“Fake Geek Girls”?

Just a short one here.

I was just thinking about this the other day: the outcry over “fake geek girls” doesn’t even make sense. Set aside that it’s deplorable and hateful—where’d it even come from?

So, you’re a lonely geeky guy, and this girl shows up flying her geek flag—maybe she’s got a unix t-shirt on, maybe she’s playing D&D, maybe she’s in full-on cosplay mode. And your first reaction is outrage and accusation? Shouldn’t it be “OHMYGOD!! It’s a female geek! We have something in common! Maybe I can talk to her and she won’t run away!!” Why would you automatically assume that it’s an act? Do you automatically assume that a dude in a Neon Genesis Evangelion t-shirt is faking it? 

Or, ok, let’s take the accusation at face value. Honestly, I don’t think that geeky things have reached the point where anyone would want to be seen as a geek if they weren’t, but let’s just suppose. So now what you have in front of you is not a geeky girl, but a girl who is so interested in geeky guys that she’s willing to pretend to be a geek or, at a minimum, show interest in the things that geeky guys are into (but she isn’t—remember, we’re postulating that she is actually a fake geek girl) just to get their attention. 

Again, how is that bad? Shouldn’t you be practically salivating that her is a girl—possibly a super-hot cosplaying girl—who wants to spend time with geeks? Even if they really are fake, so what? Do you care that a girl isn’t actually that fond of Indian food, but is willing to go to an Indian restaurant because she’s interested in hanging out with you? Yeah, ok, you may want to sort out what is her own interest and what is for sake of you before you get married, but I think it’s perfectly reasonable to just go with it initially.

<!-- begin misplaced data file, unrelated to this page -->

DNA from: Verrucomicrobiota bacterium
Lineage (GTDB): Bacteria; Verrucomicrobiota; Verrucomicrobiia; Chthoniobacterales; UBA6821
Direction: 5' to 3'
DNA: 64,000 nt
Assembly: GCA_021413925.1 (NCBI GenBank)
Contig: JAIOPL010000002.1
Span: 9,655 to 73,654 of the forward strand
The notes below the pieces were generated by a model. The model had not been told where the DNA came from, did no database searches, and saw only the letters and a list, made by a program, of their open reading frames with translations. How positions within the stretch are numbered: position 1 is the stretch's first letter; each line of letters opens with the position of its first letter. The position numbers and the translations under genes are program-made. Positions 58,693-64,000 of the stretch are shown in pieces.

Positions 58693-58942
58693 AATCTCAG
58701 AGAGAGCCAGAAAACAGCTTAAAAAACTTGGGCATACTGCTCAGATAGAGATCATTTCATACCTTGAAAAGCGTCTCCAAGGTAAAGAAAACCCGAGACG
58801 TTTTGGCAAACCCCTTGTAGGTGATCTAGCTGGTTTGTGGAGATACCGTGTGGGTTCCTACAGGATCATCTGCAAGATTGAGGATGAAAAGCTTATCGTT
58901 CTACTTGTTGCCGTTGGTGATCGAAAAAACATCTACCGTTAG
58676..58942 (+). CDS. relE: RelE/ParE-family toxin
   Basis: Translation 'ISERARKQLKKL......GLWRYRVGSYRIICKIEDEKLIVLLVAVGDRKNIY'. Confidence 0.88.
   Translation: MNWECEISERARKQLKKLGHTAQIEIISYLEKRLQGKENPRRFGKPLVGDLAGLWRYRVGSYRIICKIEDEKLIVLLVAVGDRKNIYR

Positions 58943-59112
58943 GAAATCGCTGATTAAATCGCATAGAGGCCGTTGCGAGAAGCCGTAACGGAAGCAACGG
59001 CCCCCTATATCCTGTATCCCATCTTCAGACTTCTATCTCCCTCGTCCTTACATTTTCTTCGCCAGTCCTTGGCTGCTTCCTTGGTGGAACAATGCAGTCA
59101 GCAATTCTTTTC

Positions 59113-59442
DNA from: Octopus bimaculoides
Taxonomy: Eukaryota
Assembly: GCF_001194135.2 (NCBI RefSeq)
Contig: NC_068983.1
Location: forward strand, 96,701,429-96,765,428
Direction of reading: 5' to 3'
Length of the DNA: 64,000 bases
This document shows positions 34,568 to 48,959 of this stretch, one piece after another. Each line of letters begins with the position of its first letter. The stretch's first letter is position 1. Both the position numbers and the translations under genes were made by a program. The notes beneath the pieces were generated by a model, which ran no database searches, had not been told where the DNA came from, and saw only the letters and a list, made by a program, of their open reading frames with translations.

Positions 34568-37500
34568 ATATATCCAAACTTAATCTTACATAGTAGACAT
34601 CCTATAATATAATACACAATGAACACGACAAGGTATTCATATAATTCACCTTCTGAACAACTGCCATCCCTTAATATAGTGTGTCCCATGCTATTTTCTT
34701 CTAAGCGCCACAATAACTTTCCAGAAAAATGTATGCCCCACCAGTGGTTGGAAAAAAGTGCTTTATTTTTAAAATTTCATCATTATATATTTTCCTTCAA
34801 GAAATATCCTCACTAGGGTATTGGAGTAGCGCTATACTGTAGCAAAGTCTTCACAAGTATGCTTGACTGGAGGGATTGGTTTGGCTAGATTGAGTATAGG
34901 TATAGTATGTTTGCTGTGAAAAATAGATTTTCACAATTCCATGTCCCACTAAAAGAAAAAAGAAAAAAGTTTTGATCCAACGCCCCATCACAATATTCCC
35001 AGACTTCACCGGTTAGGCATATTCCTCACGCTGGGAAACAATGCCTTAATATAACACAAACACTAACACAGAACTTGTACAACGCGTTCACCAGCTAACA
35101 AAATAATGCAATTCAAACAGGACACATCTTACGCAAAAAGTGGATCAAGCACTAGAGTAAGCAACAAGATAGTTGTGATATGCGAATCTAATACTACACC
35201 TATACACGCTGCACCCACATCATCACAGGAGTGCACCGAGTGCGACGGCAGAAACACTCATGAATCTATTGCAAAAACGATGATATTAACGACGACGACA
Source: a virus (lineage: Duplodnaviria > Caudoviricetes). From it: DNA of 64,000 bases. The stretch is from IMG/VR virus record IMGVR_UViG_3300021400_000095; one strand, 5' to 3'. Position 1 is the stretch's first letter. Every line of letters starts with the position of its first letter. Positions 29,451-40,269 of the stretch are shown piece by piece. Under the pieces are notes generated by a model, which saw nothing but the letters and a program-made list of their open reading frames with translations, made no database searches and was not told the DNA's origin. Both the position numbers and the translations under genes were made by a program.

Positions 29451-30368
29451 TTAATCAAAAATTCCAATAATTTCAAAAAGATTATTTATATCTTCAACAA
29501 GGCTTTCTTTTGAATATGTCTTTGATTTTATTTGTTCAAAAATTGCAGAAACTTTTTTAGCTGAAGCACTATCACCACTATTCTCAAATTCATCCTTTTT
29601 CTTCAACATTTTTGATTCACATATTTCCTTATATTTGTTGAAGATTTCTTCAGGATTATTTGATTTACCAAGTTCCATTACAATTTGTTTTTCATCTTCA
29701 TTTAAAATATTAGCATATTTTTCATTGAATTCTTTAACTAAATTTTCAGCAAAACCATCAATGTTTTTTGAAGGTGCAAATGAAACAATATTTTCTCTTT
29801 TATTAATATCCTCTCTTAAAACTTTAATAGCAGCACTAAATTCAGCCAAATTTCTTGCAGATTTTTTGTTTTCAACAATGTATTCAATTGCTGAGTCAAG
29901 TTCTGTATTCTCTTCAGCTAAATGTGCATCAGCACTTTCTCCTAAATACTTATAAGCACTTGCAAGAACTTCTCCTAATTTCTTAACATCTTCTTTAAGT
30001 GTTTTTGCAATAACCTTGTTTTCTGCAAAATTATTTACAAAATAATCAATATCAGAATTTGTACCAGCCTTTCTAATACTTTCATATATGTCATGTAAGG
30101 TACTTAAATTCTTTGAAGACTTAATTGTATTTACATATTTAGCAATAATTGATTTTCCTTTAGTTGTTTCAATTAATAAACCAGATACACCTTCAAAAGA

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We’re not all equally gifted

Not everyone is beautiful

This came across my feed, and I think it says it well. But I want to expand on it, because its not just beauty that we have troubles with.

We have a strange relationship with differences in our society:

Attractiveness we all see and recognize (though we may disagree on the details), but there’s a concerted effort to pretend we don’t, and that “everyone is beautiful”.

Intelligence we really, really want to be unimportant outside of a few “intellectual” endeavors like solving math problems, so we downplay it, trying to give everyone the same education (by the same methods) and characterizing a dozen different things as “types” of intelligence just so that we can say that everyone is good at one of them (even if we all still aren’t).

Physical abilities, particularly athleticism? Oh, there we make no pretense and laud those with greater gifts. Nobody claims that everyone is equally strong, just “in different ways”.

Oh, and we pretend that not only is “hard work” an entirely innate trait, when in reality it is very much learnable, but we misattribute all sorts of other things (luck, connections, smarts) to it.

The trick is, we need to recognize that your worth as a person is not dependent on your capabilities, but on your behaviors.